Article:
A philosophy team from the Ruhr-Universität Bochum (RUB) and the University of Antwerp analyzed the role that self-deception plays in everyday life and the strategies that people use to deceive themselves.
In the magazine Philosophical Psychology, Francesco Marchi and Professor Albert Newen describe three strategies used to stabilize and protect positive self-image. According to his theory, self-deception helps people stay motivated in difficult situations.
Researchers call this self-deception strategy “belief reorganization.” In his study, dwrite the three most used strategies that come into play even earlier to prevent unpleasant events from affecting you in the first place.
This includes the selection of facts through action with a purpose: people avoid places or people that may draw their attention to problematic facts. Another strategy is to reject the facts by questioning the credibility of the source.. The last strategy is to generate facts from an ambiguous state of affairs.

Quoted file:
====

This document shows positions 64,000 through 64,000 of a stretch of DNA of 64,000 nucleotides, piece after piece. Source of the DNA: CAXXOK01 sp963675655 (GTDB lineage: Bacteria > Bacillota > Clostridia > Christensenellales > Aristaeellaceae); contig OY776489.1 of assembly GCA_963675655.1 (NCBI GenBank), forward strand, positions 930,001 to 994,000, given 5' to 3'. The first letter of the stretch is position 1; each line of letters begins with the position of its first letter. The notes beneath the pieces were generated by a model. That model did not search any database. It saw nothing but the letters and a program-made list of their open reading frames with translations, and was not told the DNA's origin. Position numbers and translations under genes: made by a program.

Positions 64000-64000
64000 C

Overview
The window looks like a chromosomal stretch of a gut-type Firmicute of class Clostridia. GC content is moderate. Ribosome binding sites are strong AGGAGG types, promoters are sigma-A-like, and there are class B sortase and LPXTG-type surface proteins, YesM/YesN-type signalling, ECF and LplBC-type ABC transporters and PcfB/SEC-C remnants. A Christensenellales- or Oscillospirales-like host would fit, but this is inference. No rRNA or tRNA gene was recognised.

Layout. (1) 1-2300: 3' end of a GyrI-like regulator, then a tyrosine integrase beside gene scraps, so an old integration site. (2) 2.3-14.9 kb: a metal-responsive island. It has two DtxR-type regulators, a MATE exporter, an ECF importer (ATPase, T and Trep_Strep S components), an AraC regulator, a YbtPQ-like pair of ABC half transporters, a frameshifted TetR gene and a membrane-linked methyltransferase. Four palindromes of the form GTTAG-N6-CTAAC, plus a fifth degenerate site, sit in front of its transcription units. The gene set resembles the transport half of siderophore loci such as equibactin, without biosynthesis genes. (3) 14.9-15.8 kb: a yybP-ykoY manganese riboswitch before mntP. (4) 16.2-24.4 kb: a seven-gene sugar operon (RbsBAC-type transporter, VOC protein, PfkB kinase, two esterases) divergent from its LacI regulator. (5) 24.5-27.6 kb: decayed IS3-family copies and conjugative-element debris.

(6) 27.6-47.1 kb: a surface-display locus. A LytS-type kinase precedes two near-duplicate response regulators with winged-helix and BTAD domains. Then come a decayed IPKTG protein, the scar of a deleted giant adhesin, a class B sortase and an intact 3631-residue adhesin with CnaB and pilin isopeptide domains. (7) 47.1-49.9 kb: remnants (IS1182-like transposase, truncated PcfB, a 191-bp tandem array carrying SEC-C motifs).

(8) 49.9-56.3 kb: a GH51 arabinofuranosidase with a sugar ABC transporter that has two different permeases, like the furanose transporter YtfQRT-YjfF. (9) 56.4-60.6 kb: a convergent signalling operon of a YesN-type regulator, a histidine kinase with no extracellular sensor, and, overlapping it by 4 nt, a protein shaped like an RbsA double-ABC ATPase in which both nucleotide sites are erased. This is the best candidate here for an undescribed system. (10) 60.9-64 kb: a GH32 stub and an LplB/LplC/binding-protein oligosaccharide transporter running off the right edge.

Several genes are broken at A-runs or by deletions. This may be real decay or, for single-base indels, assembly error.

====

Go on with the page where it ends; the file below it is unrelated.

The researchers describe all three strategies as typical trends in psychological thinking. Self-deception is not unreasonable or harmful to people in the short term, but it always ends up being it in the medium and long term. These are not malicious ways of doing things, but rather part of humans’ basic cognitive equipment to preserve their established view of themselves and the world.. In normal times with little change, the tendency to stick to proven views is helpful and is also deeply ingrained in evolution, but in times of uncertainty, it is not: